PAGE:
I was actually late to social media. I now love Twitter... and my Twitter followers. I am amazed at how many there are now. I do try to tweet a few times each weekday. Some soon leave if I don't. I have to admit that I used to think Twitter was lightweight before I got involved with it... but not anymore. It might sound obvious, but I think you need to write mainly interesting tweets to keep followers. (A lot of people don't.) It is a great vehicle for writers because who else could be better qualified to write interesting messages with the challenge of a 140 character limit? It helps hone my prose several times a day. I can fit in tweets when I just want a breather from serious writing, and it's great to be able to reach new people so easily and to respond directly to readers. I confess that my blog doesn't get as much attention because that takes too much time out. In consequence, I tweet when I have blogged. Also I don't really have the time to mess around with Facebook. Twitter sees far more 'time-effective', and a writer always needs to achieve effective time management these days. So I link my tweets through to Facebook to keep that on the move. 'How much has it changed my book launch process?' Well, Twitter is my principal social media outlet, so it has changed things. I make any announcements there. I tend to focus more on online marketing these days because of that 'time-effectiveness' factor.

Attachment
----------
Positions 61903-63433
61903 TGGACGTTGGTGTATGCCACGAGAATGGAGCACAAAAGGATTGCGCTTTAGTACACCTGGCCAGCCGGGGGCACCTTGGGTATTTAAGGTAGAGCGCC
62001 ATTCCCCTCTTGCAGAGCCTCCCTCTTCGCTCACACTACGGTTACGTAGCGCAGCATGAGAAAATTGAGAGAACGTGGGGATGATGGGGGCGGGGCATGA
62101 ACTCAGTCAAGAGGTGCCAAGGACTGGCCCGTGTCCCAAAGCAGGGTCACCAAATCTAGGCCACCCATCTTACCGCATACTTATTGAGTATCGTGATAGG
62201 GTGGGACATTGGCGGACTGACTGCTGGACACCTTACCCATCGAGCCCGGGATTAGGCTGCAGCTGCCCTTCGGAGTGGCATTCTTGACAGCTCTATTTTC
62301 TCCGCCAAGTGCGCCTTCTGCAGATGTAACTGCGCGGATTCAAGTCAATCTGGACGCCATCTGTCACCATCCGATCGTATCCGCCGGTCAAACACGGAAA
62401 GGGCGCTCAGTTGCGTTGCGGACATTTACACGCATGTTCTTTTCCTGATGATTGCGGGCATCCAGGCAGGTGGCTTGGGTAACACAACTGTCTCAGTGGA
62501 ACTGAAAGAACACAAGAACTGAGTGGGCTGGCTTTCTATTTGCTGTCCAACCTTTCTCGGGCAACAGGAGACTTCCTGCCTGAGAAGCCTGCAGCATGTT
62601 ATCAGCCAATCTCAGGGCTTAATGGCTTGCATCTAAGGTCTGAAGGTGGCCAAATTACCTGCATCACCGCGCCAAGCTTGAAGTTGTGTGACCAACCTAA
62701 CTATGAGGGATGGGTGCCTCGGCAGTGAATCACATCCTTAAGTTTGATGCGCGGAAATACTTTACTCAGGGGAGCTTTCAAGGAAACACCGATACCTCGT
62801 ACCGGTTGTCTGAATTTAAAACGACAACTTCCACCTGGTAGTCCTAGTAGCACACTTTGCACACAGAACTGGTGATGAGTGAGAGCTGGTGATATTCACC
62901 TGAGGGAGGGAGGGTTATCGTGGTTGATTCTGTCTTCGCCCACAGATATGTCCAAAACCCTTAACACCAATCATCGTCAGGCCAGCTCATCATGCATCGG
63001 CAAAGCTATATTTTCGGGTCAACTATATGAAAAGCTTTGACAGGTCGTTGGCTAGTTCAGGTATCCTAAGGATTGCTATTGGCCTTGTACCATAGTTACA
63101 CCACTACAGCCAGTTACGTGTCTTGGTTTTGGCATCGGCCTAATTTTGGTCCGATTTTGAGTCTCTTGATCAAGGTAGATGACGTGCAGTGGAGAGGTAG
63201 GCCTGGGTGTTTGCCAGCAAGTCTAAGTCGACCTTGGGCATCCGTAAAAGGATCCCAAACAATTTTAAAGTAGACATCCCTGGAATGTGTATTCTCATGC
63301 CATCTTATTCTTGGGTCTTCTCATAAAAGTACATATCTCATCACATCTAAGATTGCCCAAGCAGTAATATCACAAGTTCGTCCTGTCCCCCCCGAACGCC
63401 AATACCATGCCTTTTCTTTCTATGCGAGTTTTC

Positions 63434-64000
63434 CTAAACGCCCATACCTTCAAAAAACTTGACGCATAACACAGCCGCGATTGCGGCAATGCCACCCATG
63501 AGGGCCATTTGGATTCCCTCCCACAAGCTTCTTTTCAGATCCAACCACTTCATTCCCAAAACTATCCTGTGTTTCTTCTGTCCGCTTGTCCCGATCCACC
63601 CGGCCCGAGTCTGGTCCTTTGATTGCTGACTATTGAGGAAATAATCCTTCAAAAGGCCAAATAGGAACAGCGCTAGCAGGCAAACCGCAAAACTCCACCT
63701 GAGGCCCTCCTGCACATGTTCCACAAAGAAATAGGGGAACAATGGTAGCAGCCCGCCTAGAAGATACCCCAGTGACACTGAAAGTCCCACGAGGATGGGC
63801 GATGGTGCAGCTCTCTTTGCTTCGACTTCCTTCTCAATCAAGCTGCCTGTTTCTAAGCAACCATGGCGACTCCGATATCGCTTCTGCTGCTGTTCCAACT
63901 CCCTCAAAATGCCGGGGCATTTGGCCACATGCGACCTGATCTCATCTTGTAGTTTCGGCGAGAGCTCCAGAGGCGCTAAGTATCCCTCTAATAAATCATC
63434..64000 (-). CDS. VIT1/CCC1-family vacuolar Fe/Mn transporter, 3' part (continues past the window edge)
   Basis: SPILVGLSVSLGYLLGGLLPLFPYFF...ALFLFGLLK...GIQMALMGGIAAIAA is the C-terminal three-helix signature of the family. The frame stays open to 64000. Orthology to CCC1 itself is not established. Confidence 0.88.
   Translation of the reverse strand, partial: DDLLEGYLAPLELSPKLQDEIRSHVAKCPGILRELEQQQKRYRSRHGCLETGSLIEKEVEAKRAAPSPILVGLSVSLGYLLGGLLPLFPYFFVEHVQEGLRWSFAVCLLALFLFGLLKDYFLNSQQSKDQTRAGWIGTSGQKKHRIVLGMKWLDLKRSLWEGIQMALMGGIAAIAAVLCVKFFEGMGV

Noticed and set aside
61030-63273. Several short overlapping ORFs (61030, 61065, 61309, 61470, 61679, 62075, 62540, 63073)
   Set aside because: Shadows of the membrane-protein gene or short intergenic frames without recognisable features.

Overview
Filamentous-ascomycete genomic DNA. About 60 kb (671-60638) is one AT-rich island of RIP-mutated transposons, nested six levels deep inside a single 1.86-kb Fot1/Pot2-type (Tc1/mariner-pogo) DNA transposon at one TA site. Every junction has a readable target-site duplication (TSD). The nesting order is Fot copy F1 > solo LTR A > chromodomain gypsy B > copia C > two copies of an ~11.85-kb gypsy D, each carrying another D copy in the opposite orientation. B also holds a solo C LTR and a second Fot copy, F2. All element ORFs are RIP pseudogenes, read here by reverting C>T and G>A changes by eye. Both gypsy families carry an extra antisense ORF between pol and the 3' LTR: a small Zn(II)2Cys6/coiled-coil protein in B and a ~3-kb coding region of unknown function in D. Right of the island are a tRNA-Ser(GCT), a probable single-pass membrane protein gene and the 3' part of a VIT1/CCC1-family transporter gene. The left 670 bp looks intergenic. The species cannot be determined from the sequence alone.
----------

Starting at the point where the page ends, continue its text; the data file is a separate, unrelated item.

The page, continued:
Do you do book signings, interviews, speaking and personal appearances? If so, when and where is the next place where your readers can see you? Where can they keep up with your personal contacts online?
I am happy to do some signings that are not too distant from where I live on the south coast of England, but I'm not sure they are as time or cost-effective for authors like me - as opposed to a well-known celebrities. It's nice to meet readers, but I it's probably more effective to undertake local radio interviews. I'm always up for that. Because I always like to create a strong sense of place, I always write about real places in my fiction. So that always offers the chance of local interest. My debut novel, 'Sandman', was set in and around Hengistbury Head and Christchurch, near Bournemouth, where I live. My latest novel, 'Flying a Kite', is principally set in Bath, although I have also used quite a number of well-known locations in Europe and America. Arrangements are still being finalized for my latest launch so all I can say is watch my website and my tweets as' @authorkingsley'. I am, by the way, very happy to respond to book bloggers such as yourself.
Today there is a buzz in the industry about high rankings on retailer’s lists because of the use of on-line advertising sites. Have you ever promoted your books with paid advertising? What has been your experience?